Let’s say you sell sand. Sand is sand. Everybody has the same sand.
Or do they? Let’s say I want sand for my kid’s sandbox. Is that different than sand you’d sell to someone filling beach volleyball courts?
How much sand do you need? For what purpose? Recreational or industrial? Will you put something on top of the sand, and does that change what kind of sand you need, or whether sand is the right material to begin with?
I can buy lumber at dozens of places around town. Wood is wood.
But I go consistently to the same, family-owned lumberyard near my house for project materials. Why? I always have tons of questions. Dumb questions. And they not only answer them politely, they also nicely correct and adjust elements of my order to make it more efficient and save me money.
Same lumber as I’d buy from Home Depot, and often a little more expensive. But worth it.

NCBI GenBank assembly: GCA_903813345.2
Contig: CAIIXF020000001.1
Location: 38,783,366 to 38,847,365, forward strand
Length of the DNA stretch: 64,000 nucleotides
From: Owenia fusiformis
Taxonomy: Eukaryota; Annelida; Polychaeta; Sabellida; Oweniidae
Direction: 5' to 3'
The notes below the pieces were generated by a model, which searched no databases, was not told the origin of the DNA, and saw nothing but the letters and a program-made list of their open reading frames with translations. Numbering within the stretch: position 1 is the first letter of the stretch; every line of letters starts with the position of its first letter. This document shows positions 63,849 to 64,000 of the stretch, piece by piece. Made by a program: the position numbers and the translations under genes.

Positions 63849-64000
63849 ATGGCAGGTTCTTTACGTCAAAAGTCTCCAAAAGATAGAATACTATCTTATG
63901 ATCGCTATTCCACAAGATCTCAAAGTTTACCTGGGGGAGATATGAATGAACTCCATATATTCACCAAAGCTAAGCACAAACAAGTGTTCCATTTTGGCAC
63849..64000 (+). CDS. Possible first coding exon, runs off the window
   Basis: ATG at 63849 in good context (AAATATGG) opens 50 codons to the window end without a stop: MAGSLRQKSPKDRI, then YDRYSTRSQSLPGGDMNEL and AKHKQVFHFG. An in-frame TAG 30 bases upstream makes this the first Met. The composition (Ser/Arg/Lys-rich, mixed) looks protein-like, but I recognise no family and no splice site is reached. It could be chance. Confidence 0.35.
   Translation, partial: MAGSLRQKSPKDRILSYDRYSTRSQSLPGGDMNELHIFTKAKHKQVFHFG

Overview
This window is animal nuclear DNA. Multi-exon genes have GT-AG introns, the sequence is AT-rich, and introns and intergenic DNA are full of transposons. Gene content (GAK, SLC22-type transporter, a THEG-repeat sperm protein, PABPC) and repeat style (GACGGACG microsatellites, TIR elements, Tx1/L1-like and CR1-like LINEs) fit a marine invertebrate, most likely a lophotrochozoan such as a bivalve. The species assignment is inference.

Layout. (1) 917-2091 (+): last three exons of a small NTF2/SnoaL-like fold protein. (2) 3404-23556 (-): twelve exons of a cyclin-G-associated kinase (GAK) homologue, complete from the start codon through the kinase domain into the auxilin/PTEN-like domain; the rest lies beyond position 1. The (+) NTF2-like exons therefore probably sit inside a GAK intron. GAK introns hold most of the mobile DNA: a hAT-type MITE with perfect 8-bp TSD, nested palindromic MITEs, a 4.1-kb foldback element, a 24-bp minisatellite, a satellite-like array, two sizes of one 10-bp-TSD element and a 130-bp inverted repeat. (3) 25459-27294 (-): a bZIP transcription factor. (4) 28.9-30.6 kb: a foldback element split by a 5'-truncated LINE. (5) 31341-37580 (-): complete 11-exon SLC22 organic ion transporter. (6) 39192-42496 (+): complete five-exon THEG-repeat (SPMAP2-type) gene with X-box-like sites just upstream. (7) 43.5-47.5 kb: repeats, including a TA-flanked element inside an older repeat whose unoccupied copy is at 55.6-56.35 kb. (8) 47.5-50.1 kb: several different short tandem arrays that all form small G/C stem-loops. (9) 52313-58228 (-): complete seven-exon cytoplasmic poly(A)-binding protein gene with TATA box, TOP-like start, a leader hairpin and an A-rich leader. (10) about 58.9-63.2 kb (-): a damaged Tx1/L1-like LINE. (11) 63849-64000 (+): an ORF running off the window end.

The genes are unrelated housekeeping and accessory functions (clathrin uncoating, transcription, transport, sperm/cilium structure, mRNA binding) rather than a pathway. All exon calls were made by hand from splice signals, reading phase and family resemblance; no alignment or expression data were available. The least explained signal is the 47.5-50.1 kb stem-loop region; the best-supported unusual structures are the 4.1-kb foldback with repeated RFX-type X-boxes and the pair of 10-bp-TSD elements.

Produce is a commodity, right? Apples, bananas, salad fixings. But you know as well as I that some markets get a reputation for better produce than others. Freshness, selection, custom order possibilities, etc. Price is a factor, sure. But it’s one of many.
If you play the commodity game, it’s just a race to the bottom purely on price. If you fail to differentiate, then you really are just like everyone else.
But even if you offer the exact same thing as dozens of competitors, you can still drive preference, differentiation and separation from everyone else.